Maui visitor arrivals, spending up in May
Maui visitor expenditures in May rose 10.9 percent to $283.4 million compared to 2013, while visitor arrivals rose 3 percent to 187,744, a marked improvement from declines for most months this year, the Hawai’i Tourism Authority reported Friday.
The agency also said that it revalidated monthly visitor statistics for 2013 and the first five months of this year due to a contractor not following procedures in collecting data for Maui, Daniel Naho’opi’i, director of tourism research for the Hawai’i Tourism Authority, told The Maui News on Friday.
There were issues with the raw surveys, he said.
“We are not sure if some were falsified,” Naho’opi’i said.
There is a complaint that an employee of one of HTA’s research contractors may have submitted invalid survey data, HTA said. That resulted in an adjustment to visitor expenditures for Maui island between June 2013 and May, which prompted adjustments to statewide visitor spending.
HTA said that the contractor currently is under review by the state Department of the Attorney General.
Naho’opi’i said that the data was excluded and replaced with other sources of information.
Generally, the revised data for Maui showed higher visitor expenditure and arrival numbers, Naho’opi’i indicated. The revised data was more in line with a poll of Maui hotels and restaurants, he added.
For the May report, Maui visitor daily spending was $199 per person, a 1.9 percent jump from May 2013. The average length of stay grew 5.6 percent compared to 2013 to 7.59 days, the highest of all major islands for May.
For the other islands in the county for May, Lanai reported a near-flat visitor arrival total of 5,462 and visitor expenditures of $4.8 million, down 15.4 percent from last May. Molokai visitor arrivals for May were at 4,613, up 6.9 percent, and visitor expenditures were up 16.1 percent to $2.5 million. (Because of small numbers of arrivals, percentage changes on Molokai and Lanai swing wildly.)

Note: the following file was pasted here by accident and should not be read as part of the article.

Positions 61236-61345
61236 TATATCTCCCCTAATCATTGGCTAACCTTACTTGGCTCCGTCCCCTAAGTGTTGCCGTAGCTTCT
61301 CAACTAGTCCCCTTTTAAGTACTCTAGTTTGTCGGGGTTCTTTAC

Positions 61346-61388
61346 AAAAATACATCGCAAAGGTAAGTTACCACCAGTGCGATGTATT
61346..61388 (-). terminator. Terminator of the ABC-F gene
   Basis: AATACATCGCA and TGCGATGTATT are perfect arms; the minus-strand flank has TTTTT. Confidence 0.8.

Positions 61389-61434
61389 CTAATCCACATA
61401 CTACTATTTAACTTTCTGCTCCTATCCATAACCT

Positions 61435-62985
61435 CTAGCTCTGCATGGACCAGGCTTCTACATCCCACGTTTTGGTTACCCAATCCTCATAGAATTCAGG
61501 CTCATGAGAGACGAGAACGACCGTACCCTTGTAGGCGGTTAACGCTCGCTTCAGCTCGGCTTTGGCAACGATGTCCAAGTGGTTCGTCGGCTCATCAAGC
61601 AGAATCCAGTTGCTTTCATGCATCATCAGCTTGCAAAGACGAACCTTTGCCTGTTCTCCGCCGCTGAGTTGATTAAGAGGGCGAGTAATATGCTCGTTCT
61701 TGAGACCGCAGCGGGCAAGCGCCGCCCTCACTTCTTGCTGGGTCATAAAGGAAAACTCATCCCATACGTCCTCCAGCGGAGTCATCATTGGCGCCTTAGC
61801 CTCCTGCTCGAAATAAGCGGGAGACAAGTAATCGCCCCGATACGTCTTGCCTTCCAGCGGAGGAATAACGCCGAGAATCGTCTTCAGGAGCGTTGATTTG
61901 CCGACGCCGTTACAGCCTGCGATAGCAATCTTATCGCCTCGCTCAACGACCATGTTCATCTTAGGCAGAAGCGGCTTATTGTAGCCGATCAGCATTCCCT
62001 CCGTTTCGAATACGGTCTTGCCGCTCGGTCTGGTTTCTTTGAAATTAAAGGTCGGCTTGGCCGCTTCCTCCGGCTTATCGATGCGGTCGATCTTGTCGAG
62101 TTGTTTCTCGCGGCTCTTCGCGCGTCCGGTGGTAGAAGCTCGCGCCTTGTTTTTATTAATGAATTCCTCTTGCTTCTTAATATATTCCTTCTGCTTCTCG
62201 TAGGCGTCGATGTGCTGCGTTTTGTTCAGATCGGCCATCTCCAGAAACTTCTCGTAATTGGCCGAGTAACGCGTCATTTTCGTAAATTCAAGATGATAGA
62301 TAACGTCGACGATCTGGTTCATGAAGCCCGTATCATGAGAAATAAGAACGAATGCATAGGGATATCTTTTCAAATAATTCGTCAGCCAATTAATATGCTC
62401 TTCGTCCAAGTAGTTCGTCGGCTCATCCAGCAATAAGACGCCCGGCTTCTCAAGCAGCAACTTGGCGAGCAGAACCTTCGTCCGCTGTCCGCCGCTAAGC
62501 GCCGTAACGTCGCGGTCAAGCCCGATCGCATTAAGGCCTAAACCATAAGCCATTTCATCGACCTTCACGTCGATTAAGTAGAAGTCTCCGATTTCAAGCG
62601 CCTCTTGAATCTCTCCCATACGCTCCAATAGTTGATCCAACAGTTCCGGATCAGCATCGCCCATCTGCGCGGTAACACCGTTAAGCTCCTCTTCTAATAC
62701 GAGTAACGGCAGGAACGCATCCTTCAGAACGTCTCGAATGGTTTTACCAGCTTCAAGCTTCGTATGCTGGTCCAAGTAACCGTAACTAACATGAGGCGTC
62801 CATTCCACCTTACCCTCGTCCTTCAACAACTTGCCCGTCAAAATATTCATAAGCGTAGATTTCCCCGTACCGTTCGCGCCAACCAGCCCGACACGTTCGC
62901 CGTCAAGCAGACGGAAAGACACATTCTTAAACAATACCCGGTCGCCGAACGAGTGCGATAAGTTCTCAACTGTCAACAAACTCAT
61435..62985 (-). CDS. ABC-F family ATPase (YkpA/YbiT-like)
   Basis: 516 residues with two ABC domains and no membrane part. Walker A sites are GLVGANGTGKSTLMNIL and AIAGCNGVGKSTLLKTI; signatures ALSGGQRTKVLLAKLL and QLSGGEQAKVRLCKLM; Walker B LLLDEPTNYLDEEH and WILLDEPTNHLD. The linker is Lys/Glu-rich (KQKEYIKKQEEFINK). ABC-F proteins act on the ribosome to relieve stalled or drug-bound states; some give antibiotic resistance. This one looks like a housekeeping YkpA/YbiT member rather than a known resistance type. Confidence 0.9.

Statewide, visitor spending was $1.1 billion, up 5.1 percent from May 2013. Total arrivals grew 1.8 percent to 649,125 visitors – 642,091 by air and 7,034 by cruise ships.
Hawaii’s biggest source of visitors, the U.S. West, declined again in May, 0.6 percent, to 264,297. Totals from the U.S. West have declined since August. A bright spot is that those visitors are spending more, up 10 percent to $155 per person.
Areas showing increases in May were the U.S. East, up 1.1 percent to 144,020 visitors, and Japan, up 3.9 percent to 113,713, though Japanese visitors’ daily spending decreased 3.4 percent to $280 per person.
Air capacity to Hawaii in May grew 4.2 percent to 898,847 seats. For Kahului Airport, the totals were up 11.3 percent to 149,009.
Four cruise ships visited the islands in May, bringing 7,034 visitors to Hawaii, compared to two visits and 4,088 visitors in May 2013.
* Lee Imada can be reached at firstname.lastname@example.org.